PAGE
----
The Act is meant to implement provisions of international treaties like the Convention on Biological Diversity and the Cartagena Protocol to the Convention on Biological Diversity on matters relating to GMOs. These treaties uphold the Precautionary Principle but “Nigerian courts are yet to take the Principle seriously”, Nwankwere lamented.

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Lawyers at the roundtable agreed that threats posed by GMOs should be continuously challenged through litigations, with concerned experts in biosafety and lawyers working side by side.

Chima Williams a lawyer and Acting Director of Environmental Rights Action/Friends of the Earth, Nigeria (ERA/FoEN), thus, encouraged stakeholders to question issues of Fairness, Equity and Justice in GMO conception, development and distribution processes. The question that should be asked is: What fundamental rights are violated if the process is not equitable? Williams stressed.

Lawsuits against acceptance of GMOs in Nigeria should be based on infringements of fundamental human rights. For example, Many GM food products are not labeled for consumers to make a choice as to whether or not to buy them. Again, small holder farmers suffer economic loses and their health is also affected.

Nnimmo Bassey stated that due to use of GMO 2.0, communities that depend on the natural process of extracting fragrances from crops like vanilla are sidelined, therefore, they lose their source of livelihood to big technology-dependent industrial agriculturists.

Tatfeng Mirabeau, Professor of Medical Microbiology and Immunology at Niger Delta University, Bayelsa State, Nigeria and a panelist at the Roundtable, explained that “with GMOs, the natural constitution of target organisms is disrupted and this has implications for our environment, food systems, health and economy.”

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Another panelist, Ifeanyi Casmir, a Medical and Molecular Microbiologist, affirmed that GMOs have been linked to serious health issues such as cancer, immune disorders, birth defects; soil degradation; bio- and nutritional diversity loss; impoverishment of small holder farmers and general economic loss.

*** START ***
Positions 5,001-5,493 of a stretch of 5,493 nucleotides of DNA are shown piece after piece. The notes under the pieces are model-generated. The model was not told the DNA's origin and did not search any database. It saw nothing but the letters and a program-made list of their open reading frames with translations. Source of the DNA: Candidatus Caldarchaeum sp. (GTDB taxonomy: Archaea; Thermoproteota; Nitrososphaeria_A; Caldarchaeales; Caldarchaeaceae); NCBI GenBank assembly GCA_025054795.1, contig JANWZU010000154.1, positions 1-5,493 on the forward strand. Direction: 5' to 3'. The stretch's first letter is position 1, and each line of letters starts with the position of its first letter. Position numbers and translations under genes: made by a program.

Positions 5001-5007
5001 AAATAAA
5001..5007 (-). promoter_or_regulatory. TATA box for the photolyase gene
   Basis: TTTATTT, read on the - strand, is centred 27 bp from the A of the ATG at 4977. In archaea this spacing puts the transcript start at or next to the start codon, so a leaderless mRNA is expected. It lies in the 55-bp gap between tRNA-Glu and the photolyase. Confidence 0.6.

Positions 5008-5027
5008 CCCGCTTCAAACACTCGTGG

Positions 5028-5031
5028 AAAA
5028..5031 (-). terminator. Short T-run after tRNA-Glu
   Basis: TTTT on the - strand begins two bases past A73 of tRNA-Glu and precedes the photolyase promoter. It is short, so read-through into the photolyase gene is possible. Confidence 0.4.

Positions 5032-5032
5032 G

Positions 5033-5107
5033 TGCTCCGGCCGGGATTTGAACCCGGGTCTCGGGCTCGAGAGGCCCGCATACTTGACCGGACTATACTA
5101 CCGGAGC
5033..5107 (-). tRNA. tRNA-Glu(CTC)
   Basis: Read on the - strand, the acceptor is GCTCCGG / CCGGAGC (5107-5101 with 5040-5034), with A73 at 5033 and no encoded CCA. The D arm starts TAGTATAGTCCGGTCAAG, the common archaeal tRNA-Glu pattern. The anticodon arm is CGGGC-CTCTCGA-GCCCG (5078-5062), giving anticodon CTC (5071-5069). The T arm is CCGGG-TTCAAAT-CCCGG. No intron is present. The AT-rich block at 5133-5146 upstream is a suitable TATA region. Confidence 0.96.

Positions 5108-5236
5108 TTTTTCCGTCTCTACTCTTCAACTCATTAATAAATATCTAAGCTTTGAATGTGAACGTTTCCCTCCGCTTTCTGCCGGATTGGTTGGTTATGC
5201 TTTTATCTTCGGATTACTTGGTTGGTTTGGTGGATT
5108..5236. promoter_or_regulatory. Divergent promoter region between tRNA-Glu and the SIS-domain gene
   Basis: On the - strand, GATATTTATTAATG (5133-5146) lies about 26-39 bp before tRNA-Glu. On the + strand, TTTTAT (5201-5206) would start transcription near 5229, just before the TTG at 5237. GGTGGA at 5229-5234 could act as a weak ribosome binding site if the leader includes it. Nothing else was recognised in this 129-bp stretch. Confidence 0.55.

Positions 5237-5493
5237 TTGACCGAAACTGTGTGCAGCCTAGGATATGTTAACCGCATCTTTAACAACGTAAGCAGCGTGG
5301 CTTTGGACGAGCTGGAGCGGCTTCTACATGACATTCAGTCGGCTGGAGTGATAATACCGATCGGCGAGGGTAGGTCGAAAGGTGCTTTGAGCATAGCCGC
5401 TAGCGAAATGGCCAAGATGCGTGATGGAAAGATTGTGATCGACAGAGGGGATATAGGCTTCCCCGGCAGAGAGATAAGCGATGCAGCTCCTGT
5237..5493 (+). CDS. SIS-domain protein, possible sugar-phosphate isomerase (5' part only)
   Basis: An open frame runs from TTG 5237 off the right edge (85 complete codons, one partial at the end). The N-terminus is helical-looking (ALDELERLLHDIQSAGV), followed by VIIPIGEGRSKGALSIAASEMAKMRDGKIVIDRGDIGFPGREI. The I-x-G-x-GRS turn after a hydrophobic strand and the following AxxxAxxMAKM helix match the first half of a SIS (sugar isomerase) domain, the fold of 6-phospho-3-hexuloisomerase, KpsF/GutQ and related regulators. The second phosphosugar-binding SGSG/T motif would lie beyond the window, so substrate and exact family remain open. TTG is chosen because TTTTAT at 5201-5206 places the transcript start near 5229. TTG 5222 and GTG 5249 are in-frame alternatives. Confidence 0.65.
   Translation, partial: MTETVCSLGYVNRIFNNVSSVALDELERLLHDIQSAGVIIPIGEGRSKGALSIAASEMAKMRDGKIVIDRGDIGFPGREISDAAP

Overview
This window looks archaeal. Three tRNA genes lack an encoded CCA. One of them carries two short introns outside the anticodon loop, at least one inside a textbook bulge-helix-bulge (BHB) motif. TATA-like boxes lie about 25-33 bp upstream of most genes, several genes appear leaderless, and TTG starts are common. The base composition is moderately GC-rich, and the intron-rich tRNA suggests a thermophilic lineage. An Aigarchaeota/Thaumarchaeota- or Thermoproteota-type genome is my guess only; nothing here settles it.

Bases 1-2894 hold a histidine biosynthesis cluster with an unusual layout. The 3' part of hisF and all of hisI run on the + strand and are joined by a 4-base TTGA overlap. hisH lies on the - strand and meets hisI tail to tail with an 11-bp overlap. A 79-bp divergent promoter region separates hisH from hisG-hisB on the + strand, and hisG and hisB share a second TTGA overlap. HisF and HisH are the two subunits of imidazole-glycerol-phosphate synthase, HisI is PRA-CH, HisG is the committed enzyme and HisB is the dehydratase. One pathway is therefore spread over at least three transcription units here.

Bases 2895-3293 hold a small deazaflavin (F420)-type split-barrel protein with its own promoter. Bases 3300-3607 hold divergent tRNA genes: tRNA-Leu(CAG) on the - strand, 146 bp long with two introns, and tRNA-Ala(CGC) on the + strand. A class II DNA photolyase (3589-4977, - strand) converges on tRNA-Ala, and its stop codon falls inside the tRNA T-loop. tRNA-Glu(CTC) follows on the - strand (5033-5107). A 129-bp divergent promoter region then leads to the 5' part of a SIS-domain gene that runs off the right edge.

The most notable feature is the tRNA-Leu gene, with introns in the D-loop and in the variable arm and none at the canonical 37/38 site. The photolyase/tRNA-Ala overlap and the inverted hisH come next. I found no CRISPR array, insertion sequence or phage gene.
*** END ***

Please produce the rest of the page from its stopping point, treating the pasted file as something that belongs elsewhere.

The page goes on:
He informed that a lot of experimentation with GM seeds is taking place in Kaduna State. It was also stated that GM beans has recently been approved for commercial release in Nigeria and is being distributed to farmers currently.

Jackie Ikeotuonye, Director of Bio-integrity and Natural Food Awareness Initiative and panelist at the roundtable stressed, that “GM crops are different from natural seeds and food. So, the Principle of Substantial Equivalence that GMO proponents claim is baseless.”

Corroborating Jackie’s point, Bassey informed that “GMOs cannot even exist side by side natural crops as they (GMOs) have dominant traits that they can easily pass across to the natural plants”.

Joyce Ebebeinwe, HOMEF’s Programmes Manager, stated at the roundtable that rather than a GMO-driven food system, agroecology which is the pillar of food sovereignty should be promoted.

Agroecology, she added, encourages: diversification of farming systems, use of local and improved crop varieties and livestock, minimal use of chemicals, mixed cropping, crop rotation, biological pest control, and other practices that increase productivity, promotes climate resilience, biosafety and biodiversity.